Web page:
James K. DeOrio, MD**, Associate Professor in Orthopedic Surgery and a specialist in lower limb reconstruction at Duke University Medical Center, Durham, NC, said: “As an active participant in the United States S.T.A.R. Ankle Investigational Device Exemption (IDE) clinical study and a total ankle implant specialist, it is clear that the 3-part, non-constrained, mobile bearing design represents a viable option not only to arthrodesis, but also to all other ankle treatment or replacement options available to me.”
“The non-restrained mobile bearing design is now state-of-the-art worldwide, and those of us in the S.T.A.R. Ankle study can now look forward to sharing the benefits of this successful technology with our colleagues and their patients throughout the U.S.,” he added.
Massimo Calafiore, Former President of Link Orthopaedics, said: “SBi is an excellent partner in bringing this technology to the U.S. market and is ideally suited to take advantage of the substantial promise of the S.T.A.R. Ankle.”
Currently, only two-piece ankle replacement devices requiring the use of bone cement are available in the U.S. as alternatives to fusion. Fusion of the ankle joint significantly reduces mobility and may lead to other musculoskeletal pathologies. Upon final PMA approval of the S.T.A.R. Ankle from the FDA, the device would be the first and only FDA-approved, uncemented, mobile-bearing, total ankle replacement prosthesis available to patients in the U.S.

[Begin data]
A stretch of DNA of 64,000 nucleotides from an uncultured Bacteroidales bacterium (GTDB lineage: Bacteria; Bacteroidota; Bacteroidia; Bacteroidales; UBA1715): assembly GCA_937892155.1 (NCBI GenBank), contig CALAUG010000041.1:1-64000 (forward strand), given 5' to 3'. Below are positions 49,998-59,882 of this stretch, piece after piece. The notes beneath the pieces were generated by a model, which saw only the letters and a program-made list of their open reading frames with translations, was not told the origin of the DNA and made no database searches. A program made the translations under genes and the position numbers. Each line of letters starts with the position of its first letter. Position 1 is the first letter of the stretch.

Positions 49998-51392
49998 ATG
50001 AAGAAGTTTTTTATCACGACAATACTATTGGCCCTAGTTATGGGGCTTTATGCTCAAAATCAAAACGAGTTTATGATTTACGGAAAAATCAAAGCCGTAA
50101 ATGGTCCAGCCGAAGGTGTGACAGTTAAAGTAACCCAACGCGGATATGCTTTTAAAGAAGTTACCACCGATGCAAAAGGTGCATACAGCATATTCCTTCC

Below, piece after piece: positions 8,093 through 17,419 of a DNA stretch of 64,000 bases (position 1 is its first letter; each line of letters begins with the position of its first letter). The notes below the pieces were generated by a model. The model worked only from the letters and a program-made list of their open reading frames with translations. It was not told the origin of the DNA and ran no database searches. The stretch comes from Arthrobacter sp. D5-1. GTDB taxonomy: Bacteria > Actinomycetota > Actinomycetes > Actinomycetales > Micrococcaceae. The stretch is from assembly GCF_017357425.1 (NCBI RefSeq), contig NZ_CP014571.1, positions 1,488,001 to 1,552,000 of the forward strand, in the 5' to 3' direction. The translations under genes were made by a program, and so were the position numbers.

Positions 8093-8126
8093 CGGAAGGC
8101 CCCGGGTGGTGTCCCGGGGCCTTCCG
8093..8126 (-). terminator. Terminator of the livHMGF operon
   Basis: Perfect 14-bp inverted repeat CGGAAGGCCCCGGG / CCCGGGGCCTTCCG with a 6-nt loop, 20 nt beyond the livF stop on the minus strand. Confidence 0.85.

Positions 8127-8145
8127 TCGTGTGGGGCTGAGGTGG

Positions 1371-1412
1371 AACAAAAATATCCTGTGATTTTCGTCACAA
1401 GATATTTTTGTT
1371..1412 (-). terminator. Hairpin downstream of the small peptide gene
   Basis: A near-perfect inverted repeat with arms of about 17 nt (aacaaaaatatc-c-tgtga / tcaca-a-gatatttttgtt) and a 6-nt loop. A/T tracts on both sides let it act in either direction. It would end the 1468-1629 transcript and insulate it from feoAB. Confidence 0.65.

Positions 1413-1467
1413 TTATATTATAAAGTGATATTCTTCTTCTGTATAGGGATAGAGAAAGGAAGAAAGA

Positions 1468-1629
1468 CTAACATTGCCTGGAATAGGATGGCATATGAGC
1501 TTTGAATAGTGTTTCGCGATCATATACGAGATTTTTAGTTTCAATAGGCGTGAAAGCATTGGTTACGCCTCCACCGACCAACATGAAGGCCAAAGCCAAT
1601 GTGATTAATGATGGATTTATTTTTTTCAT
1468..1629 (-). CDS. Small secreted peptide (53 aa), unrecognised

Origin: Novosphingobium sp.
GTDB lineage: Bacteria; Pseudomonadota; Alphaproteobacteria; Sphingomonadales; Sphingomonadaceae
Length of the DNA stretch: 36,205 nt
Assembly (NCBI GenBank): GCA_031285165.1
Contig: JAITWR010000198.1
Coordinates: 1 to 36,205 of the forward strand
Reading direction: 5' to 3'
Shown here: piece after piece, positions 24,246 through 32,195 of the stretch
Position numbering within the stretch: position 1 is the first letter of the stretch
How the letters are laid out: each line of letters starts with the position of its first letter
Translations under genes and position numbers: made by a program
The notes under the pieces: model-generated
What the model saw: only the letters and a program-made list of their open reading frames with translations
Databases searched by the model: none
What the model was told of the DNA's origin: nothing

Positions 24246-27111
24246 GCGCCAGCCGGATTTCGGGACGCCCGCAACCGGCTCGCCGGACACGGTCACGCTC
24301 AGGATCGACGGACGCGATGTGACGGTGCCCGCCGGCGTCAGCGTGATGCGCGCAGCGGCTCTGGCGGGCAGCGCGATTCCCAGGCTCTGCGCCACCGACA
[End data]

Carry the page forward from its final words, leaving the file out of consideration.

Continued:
With the receipt of the Approvable Letter from the FDA, one of the final steps in the approval process is the satisfactory completion of a quality system inspection by the FDA at Waldemar LINK GmbH & Co. KG. Waldemar LINK will continue to manufacture the S.T.A.R. Ankle at its manufacturing facility in Hamburg, Germany. SBi currently expects the inspection of LINK’s manufacturing facility to be completed in 2009.
Thomas A. Crowley, President of SBi, noted that: “A study conducted among attendees at the 2008 24th Annual Summer Meeting of the American Orthopedic Foot & Ankle Society in Denver, CO (June 26-28), found that the key criteria for adoption of a total ankle replacement (TAR) prosthesis were FDA PMA-approved TAR prosthesis, peer-reviewed articles and the availability of long-term clinical data.”
“S.T.A.R. Ankle meets all the criteria for rapid adoption of total ankle replacement (TAR) prosthesis in the U.S. The effect of a final FDA approval order for the S.T.A.R. Ankle has long been anticipated by surgeons specializing in TAR treatment and their patients. In addition, our training curriculum, developed in consultation with several surgeons who participated in the U.S. clinical trial, will help accelerate acceptance in the U.S.,” Mr. Crowley added.
Florian Kemmerich, President of SBi International, said: “We expect the final FDA PMA approval order and subsequent publication of IDE clinical data for S.T.A.R. Ankle to accelerate growth of clinical use of the S.T.A.R. total ankle replacement in countries outside of the U.S. where it has long been used, as surgeons view this important clinical milestone positively.”
*Surgeons quoted in this release are or previously were contracted by SBi for product development work.
**Surgeons quoted in this release provide consulting services to SBi.
Source: Small Bone Innovations